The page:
Lori Jones (aka LoLo Jones) is getting quite a bit of publicity these days. She was just on the cover of Oxygen and she is getting geared up for the 2012 Olympic Games. LoLo is a 60 meter hurdle champion. She had a bit of a hiccup in her 2008 bid to win the Olympic gold, but plans on firing on all cylinders this year.
She is only 29 years old. She stands 5’9″ tall, and weighs 130 lbs. She trains extremely hard – usually several hours a day, 5-6 days per week. It’s astounding that her body can recover quickly enough to keep injuries and overtraining at bay. She helps it by making sure she gets enough rest and feeding it with the proper nutrition. LoLo was born in Iowa, but currently lives in Louisiana. She graduated from Louisiana State University in 2005.
On of the reasons she is so popular is because of her accessibility via Twitter. As of today, she has 159,974 followers. That is incredible. Her posts are frequently witty and entertaining, no wonder so many people love to follow her and keep up with her latest antics. Yesterday she mentioned her coach instructed her to do a pool workout. So she traipsed over to the pool and did some pushups. Her reasoning? She doesn’t want to mess up her hair! Most would recognize this as a big joke considering her commitment to winning and her willingness to do whatever it takes to get her body in perfect shape for the Olympics. more Lori Jones
Rachelle Cannon (not related to Shelly Cannon) is known as the Queen of Quads. Based on the photos below, I believe you’ll find ample evidence of why the nickname has stuck. Rachelle developed those legs in part due to her mastery of Track & Field. She was also involved in competitive swimming, and many forms of dancing (tap, jazz, ballet, modern).
Her brain may be as big as her quadriceps. She has a BS in Political Science, a MS in Health and Fitness Management, and she is a certified physical fitness specialist. Rachelle spent 5 years in the US Coast Guard as a commissioned officer, and she has been working as a personal trainer for several years now. She is 36 years old, and didn’t start this competitive bodybuilding effort until 1998. more Rachelle Cannon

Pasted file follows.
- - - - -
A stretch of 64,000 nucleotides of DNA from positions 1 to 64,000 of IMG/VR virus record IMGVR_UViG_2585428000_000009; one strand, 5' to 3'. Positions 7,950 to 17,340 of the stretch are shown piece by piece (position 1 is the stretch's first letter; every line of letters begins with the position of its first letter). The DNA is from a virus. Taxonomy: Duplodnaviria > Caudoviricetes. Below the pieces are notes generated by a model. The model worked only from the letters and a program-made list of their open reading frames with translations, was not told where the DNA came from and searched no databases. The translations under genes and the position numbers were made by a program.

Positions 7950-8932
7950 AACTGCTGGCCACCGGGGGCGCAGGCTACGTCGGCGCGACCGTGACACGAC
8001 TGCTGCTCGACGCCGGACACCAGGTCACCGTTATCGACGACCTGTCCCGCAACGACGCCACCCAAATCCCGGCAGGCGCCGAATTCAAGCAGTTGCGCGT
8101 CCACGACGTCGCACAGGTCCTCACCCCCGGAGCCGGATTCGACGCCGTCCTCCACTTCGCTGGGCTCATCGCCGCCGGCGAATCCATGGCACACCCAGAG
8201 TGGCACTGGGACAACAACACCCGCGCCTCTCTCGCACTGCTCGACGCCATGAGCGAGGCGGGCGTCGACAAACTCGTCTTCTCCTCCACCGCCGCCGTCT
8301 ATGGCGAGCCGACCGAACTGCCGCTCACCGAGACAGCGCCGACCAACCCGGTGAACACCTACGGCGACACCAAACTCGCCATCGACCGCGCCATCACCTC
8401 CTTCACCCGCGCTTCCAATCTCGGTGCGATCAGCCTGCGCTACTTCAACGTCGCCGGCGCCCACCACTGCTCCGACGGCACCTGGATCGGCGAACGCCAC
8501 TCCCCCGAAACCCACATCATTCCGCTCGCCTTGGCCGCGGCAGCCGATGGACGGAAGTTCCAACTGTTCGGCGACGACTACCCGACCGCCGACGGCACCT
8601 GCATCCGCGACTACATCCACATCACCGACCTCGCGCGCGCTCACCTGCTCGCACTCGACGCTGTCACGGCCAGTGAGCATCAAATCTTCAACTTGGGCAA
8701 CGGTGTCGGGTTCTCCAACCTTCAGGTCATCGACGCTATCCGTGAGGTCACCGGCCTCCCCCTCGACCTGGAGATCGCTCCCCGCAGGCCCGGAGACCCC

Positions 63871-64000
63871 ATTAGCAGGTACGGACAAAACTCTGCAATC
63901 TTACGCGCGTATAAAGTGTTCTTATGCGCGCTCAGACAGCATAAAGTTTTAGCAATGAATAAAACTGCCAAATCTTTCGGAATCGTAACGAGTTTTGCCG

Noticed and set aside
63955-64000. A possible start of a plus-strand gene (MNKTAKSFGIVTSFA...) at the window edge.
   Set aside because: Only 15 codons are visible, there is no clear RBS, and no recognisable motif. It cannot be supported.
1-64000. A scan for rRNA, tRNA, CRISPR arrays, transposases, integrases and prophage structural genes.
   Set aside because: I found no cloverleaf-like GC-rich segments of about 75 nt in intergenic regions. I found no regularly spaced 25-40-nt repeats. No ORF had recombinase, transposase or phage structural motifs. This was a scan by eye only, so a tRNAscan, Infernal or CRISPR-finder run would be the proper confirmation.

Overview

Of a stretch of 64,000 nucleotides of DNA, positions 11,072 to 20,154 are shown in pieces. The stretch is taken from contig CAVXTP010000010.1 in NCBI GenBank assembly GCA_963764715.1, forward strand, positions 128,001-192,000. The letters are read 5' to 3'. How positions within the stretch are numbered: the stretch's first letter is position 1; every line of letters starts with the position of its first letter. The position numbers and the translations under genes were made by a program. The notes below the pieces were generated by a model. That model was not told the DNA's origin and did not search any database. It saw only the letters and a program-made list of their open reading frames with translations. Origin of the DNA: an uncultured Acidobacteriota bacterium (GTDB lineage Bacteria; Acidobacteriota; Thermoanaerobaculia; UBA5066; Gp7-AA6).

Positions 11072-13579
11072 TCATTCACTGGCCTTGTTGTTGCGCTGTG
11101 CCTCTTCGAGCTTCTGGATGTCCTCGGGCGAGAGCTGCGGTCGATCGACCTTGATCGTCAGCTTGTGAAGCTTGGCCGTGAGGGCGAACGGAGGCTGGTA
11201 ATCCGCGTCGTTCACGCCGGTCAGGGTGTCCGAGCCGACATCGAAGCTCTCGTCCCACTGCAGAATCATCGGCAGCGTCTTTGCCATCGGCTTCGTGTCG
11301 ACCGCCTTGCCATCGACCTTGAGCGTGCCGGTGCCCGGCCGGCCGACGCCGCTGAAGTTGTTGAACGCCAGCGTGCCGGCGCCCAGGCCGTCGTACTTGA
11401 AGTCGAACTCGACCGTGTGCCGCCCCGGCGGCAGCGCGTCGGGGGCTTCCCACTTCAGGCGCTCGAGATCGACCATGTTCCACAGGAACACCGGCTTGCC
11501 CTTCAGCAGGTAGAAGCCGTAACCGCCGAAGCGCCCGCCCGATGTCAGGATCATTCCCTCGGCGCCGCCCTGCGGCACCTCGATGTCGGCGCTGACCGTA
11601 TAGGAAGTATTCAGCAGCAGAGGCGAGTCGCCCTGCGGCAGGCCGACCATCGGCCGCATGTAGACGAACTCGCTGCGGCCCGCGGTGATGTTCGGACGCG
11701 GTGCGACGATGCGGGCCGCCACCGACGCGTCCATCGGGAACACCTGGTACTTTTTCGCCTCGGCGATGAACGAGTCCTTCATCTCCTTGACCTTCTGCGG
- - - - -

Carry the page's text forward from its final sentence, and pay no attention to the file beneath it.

We’ve had tons of requests to cover more track and field babes like this popular post back in July. It’s tough to cover collegiate track and field because information on the female athletes is so scant. It’s even hard to find info on the meets and who wins or places near the top. So here’s a gal caught in between events. Continue reading “The Track Babe”
Jaime Franklin grew up on a farm practicing a very active life. She helped out with chores on the farm, practiced competitive gymnastics, and wrestled her older brother like a fiend. In fact, even as a young girl she was so competitive she broke her arm working her brother over. She went on to drop gymnastics and concentrate on track and field in high school, successfully breaking conference records for the long jump and hurdles.
After injuring herself teaching gymnastics, she started lifting weights. Only four months after she started competing in figure contests, she won her pro card. Jaime gave up competing in 2005 to settle down and become a mom, and she currently works as a computer consultant. Of course she still trains!
Her contest history: more Jaime
Try as I might, I’m unable to identify this young lady or her college. Once she graduates, she could become a fitness model!
A few more photos of an elegant looking collegiate pole vaulter in the middle of her exercise. If you’ve never tried pole vaulting before, holy #%^! it’s hard! The rhythm and balance you need are significant, and the strength needed to haul yourself up and over the pole is nothing to sneeze at.
Continue reading “Pole Vault Specialist”
Some miscellaneous college track and field babes. Central Missouri is included, as well as Western Illinois, NDSU, and Kansas. You have to admire girls who go out there and push it as amateurs, meaning they don’t get paid. Maybe some of them are lucky enough to get financial aid and/or scholarships, but you can bet they are all out there for the love of the sport and the competition.